When Robustiano drives us from family owned restaurant to the bodega in Meaño, he reveals his adolescent infatuation for his History teacher at school that filled classes with mythological references. That’s how young Robustiano ideally met Attis who was a Phrygian dear to Cybele (maybe more than just “dear”) and her personal lion-drawn chariot driver. He is remembered for having taken his life in a fit of folly. Some say that at his death he was turned into a pine tree, but even more extraordinary is his re-birth. Attis was the god of vegetationand, with his death and resurrection, he represents the fruits of the earth which die in winter only to rise again the following spring.
On the other hand Cybele was partially assimilated to aspects of the Earth-goddess Gaia and the Harvest-Mother goddess Demeter(hence the same name company that certifies Biodynamic estates). Some city-states, notably Athens, evoked her as a protector, but her most celebrated Greek rites and processions show her as an essentially foreign, exotic mystery-goddess who arrives in a lion-drawn chariot to the accompaniment of wild music, wine, and a disorderly, ecstatic following.
Nana is one of Robustiano’s wines. In Greek mythology, Nana(Greek:: Νάνα) was the daughter of the Phyrgian river-god Sangarius, identified with the river Sakarya located in present-day Turkey. Nana became pregnant when an almond from an almond tree fell on her lap. She abandoned the baby boy Attis, who was tended by a he-goat. Now we already know who Attis is, correct?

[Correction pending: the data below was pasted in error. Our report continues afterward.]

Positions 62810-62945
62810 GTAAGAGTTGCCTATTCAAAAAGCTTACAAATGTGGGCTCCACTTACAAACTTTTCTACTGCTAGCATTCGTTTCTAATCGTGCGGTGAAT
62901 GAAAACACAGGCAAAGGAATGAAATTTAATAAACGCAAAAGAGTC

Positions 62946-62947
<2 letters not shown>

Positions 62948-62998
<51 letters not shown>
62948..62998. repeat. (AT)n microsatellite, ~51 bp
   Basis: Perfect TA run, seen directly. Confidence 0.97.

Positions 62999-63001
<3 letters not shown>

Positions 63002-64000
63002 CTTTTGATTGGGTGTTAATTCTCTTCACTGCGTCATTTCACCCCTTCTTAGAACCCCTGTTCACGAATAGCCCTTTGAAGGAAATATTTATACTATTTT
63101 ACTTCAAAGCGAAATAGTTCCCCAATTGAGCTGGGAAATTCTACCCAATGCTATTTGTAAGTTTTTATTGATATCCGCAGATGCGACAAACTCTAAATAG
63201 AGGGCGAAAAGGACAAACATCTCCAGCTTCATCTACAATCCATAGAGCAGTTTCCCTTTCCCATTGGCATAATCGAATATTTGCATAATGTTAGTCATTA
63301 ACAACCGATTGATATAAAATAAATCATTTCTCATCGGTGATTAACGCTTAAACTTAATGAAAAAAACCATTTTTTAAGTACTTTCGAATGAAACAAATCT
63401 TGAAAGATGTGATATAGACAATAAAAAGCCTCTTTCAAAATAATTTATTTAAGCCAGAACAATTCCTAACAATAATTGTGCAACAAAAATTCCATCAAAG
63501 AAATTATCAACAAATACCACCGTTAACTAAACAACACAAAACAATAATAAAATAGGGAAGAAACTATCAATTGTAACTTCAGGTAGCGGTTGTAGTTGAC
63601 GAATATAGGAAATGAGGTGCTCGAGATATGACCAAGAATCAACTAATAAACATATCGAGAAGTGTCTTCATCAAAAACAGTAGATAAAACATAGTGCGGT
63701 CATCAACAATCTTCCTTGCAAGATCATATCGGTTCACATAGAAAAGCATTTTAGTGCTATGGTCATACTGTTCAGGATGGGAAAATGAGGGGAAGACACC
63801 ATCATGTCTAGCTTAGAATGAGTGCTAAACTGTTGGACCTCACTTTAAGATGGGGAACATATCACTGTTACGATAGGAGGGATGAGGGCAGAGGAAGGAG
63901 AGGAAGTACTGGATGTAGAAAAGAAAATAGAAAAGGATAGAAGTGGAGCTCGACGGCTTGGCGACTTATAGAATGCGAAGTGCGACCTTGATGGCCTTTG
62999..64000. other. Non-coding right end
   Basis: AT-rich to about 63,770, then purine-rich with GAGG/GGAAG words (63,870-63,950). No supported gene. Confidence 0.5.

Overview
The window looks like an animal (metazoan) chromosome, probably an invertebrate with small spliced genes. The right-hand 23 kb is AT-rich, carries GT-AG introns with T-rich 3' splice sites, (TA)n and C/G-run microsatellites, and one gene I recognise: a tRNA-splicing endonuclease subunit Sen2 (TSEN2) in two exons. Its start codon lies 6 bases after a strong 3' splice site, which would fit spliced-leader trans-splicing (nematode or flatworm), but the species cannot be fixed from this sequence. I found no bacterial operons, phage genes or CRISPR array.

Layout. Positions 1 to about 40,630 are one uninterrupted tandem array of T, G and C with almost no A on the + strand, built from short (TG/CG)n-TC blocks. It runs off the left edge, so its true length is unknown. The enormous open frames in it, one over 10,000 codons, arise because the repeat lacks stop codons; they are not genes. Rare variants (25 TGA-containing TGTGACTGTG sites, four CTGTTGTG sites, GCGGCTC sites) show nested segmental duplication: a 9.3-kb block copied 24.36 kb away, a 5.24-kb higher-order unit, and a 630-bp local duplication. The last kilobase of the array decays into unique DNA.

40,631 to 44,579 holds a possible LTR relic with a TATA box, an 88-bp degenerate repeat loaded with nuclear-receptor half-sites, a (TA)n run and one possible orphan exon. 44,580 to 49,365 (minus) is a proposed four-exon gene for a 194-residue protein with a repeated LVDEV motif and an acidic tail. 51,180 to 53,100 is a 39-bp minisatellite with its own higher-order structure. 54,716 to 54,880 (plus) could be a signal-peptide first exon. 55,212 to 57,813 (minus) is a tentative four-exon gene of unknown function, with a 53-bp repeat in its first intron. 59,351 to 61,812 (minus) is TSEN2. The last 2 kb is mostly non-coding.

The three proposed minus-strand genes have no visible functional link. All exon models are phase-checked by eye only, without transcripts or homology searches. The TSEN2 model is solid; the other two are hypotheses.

After all why must you name your wine estate with your family surname, Robustiano taught? “Attis was a lover and a chauffeur, probably a bit loco, and his mythological figure is related to Nature and wine. I am all in. Attis has been the perfect name for this project from the very first beginning”.
The estate majority south oriented vineyards are made up of different plots located at a height between 100 and 400 meters, and located on slopes where soils are predominantly sandy and loamy with lots of stones. Deep roots allow the perfect drainage, which is quite unusual because most of the sandy soils usually are not so deep. The pruning is done in the month of February and sprouting begins with increasing temperatures in April. When blooming starts, it becomes more important to control the vineyards with ecological treatments as they are exposed to diseases.
Attis team continues to take care of the vineyards until harvest time which takes place in the month of September. This may be at the beginning or towards end of the month according to weather’s conditions for each single year.